Mullein is a widely distributed plant, being found all over Europe and in
temperate Asia as far as the Himalayas, and in North America it is exceedingly
abundant. Great Mullein is found growing on hedge-banks, by roadsides and on
waste ground, more especially on gravel, sand or chalk. Sunny positions in
uncultivated fields and especially on dry soils. The leaves (first
season) at the base of the stem form a rosette of numerous, large, 6 to 15
inches long and up to 5 inches broad, but become smaller as they ascend the
stem, on which they are arranged on alternate sides. They are whitish with a
soft, dense mass of hairs on both sides, which make them feel very furry and
thick. The root is a long taproot with a fibrous outer cover and fleshy
inside. The flower-spike (second season) has been known to attain a height of
7 or 8 feet, covered with densely crowded, sulphur-yellow, flowers about an
inch across with five rounded petals. Blooming during July and August. Harvest
the entire plant when in bloom and dry for later herb use.
An old superstition existed that witches used lamps and candles provided with
wicks of Mullein in their incantations, and another of the plant's many names,
'Hag's Taper', refers to this. Both in Europe and Asia the power of driving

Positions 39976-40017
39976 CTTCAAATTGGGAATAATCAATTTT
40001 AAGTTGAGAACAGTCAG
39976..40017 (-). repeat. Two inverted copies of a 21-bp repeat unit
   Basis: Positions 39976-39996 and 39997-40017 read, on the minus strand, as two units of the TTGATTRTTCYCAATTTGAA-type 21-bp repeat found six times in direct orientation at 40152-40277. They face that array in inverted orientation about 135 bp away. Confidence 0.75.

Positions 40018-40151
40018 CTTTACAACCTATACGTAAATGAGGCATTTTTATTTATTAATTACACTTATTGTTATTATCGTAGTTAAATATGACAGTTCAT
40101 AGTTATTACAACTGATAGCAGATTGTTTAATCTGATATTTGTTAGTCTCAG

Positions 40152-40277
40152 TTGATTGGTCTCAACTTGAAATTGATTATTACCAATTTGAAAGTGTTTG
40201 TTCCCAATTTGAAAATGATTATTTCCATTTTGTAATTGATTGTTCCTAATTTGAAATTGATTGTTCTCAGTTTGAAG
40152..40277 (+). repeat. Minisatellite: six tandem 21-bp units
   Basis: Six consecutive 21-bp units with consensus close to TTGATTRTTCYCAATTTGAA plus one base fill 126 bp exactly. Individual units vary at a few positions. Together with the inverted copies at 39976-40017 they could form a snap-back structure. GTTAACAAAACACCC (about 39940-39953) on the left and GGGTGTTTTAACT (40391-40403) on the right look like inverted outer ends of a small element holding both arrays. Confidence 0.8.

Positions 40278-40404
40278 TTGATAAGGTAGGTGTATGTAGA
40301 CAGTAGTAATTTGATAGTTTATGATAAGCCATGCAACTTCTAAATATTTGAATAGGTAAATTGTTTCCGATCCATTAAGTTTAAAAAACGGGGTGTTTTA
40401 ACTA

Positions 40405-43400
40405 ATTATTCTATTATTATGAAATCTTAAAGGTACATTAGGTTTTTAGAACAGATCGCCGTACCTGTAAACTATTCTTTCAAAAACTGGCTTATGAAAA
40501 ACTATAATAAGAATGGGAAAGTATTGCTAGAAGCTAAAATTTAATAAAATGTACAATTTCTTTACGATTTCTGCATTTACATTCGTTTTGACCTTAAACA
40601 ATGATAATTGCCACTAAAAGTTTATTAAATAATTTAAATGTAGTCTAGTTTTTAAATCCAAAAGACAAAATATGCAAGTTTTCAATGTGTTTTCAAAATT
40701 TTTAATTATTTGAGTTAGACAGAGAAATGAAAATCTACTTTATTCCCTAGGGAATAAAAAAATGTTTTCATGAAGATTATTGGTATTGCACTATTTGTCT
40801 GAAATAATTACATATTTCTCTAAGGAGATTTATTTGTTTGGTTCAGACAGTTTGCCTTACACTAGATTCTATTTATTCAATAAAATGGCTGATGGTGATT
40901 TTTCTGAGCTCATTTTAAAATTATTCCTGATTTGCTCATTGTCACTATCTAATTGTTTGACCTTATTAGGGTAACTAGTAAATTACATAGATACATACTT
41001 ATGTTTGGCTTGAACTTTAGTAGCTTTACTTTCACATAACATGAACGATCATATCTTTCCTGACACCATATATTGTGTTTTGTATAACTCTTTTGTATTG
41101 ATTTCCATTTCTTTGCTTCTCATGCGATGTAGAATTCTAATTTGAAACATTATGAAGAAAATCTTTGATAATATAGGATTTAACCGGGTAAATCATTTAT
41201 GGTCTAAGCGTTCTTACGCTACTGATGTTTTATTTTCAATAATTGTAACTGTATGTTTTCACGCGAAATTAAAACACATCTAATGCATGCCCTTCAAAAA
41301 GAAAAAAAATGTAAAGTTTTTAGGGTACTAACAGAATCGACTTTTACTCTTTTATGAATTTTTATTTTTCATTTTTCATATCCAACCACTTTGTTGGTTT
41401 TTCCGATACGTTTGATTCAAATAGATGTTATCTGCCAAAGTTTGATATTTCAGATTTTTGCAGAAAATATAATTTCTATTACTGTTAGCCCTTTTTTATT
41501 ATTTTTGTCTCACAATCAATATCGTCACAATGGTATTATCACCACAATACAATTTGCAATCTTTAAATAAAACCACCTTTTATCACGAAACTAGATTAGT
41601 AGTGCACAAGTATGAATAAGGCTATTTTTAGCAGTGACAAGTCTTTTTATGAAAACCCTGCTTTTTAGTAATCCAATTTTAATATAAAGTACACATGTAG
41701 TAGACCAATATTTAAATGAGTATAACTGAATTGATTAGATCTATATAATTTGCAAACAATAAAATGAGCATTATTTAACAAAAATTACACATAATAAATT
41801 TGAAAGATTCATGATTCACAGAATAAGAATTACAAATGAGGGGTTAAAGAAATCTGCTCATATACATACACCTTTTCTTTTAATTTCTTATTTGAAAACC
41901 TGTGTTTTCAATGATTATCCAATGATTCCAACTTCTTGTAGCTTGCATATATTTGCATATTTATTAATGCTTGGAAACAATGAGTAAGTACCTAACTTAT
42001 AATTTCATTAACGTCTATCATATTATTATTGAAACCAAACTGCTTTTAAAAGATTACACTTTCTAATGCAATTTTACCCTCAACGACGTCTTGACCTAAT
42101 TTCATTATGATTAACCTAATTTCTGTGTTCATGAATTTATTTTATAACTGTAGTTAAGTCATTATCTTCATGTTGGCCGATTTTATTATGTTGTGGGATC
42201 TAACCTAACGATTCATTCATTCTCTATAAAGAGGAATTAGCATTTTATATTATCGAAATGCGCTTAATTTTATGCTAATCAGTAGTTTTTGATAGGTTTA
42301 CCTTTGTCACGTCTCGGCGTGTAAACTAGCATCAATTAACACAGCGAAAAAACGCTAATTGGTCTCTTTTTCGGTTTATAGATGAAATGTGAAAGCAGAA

away evil spirits was ascribed to the Mullein. Being a sure safeguard against
evil spirits and magic, and from the ancient classics, it was this plant which
Ullysess took to protect himself against the wiles of Circe.
Medicinal uses: Great Mullein has been used as an alternative
medicine for centuries, and in many countries throughout the world, the value
of Great Mullein as a proven medicinal herb is now backed by scientific
evidence. Some valuable constituents contained in Mullein are Coumarin and
Hesperidin, they exhibit many healing abilities. An infusion is taken
internally in the treatment of a wide range of chest complaints and also to
treat diarrhoea and bleeding of the lungs and bowels. Mullein oil is a very
medicinal and valuable destroyer of disease germs. An infusion of the flowers
in olive oil is used as earache drops, or as a local application in the
treatment of piles and other mucous membrane inflammations.
Identification credit: Umberto Boni
Photographed on Govindghat-Ghangria route, Uttarakhand.
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